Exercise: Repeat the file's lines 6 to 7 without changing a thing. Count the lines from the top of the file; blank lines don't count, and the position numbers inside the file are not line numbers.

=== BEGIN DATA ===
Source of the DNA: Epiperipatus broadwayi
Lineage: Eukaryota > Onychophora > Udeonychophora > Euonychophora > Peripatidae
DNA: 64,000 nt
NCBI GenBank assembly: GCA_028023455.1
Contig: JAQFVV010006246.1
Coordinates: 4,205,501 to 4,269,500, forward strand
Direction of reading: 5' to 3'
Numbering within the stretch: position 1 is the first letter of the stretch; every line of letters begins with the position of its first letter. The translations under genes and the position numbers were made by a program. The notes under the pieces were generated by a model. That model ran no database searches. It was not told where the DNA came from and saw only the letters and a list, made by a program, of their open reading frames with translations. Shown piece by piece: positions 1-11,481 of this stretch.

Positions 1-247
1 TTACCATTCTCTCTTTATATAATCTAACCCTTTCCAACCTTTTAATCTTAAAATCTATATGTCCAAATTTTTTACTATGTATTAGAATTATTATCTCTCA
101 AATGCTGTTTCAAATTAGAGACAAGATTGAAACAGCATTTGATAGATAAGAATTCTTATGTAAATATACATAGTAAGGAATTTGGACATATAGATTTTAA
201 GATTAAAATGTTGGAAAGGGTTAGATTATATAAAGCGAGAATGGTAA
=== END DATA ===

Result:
Coordinates: 4,205,501 to 4,269,500, forward strand
Direction of reading: 5' to 3'